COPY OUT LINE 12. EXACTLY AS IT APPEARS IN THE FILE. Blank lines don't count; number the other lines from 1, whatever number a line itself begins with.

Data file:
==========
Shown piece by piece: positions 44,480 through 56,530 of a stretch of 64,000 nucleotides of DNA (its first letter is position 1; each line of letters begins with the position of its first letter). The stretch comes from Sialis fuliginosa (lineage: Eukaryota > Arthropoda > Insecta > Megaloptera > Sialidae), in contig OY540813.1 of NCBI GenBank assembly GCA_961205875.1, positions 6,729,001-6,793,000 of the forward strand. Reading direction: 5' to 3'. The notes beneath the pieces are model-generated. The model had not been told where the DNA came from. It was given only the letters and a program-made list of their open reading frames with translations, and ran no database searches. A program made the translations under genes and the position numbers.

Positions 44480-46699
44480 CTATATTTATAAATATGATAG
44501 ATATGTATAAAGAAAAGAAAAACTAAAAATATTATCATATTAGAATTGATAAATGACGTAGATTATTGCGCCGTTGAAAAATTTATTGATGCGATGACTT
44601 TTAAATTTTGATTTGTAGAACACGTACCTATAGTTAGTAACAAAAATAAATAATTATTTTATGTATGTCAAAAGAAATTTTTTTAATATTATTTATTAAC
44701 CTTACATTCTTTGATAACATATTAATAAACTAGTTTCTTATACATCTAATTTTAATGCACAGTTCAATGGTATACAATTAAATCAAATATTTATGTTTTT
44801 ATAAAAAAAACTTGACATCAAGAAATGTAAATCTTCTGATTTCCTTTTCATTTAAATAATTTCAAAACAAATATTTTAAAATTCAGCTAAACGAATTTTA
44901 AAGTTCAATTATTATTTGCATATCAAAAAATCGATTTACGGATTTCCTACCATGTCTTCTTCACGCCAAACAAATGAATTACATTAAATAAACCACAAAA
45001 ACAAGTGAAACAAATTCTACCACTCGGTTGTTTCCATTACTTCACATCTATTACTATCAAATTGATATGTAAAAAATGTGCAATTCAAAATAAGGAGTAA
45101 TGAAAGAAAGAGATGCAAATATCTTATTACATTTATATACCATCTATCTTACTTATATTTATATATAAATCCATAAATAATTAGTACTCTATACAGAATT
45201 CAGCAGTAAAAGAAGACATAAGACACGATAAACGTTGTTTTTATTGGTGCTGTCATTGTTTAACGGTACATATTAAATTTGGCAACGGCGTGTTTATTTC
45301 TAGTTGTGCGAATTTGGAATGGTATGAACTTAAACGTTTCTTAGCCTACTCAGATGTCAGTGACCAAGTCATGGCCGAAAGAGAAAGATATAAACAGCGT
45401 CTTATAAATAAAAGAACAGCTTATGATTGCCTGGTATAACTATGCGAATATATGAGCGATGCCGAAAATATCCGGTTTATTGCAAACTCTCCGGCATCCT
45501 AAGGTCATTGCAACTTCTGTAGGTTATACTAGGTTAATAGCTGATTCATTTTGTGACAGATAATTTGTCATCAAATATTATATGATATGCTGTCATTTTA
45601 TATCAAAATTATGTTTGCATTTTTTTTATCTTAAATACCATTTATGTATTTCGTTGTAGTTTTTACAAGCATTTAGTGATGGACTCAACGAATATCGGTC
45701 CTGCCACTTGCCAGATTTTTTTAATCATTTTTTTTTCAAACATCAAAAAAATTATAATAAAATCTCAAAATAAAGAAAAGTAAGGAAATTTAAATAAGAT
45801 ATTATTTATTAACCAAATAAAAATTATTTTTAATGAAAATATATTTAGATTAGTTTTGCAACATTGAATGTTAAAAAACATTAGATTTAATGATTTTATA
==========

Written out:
45301 TAGTTGTGCGAATTTGGAATGGTATGAACTTAAACGTTTCTTAGCCTACTCAGATGTCAGTGACCAAGTCATGGCCGAAAGAGAAAGATATAAACAGCGT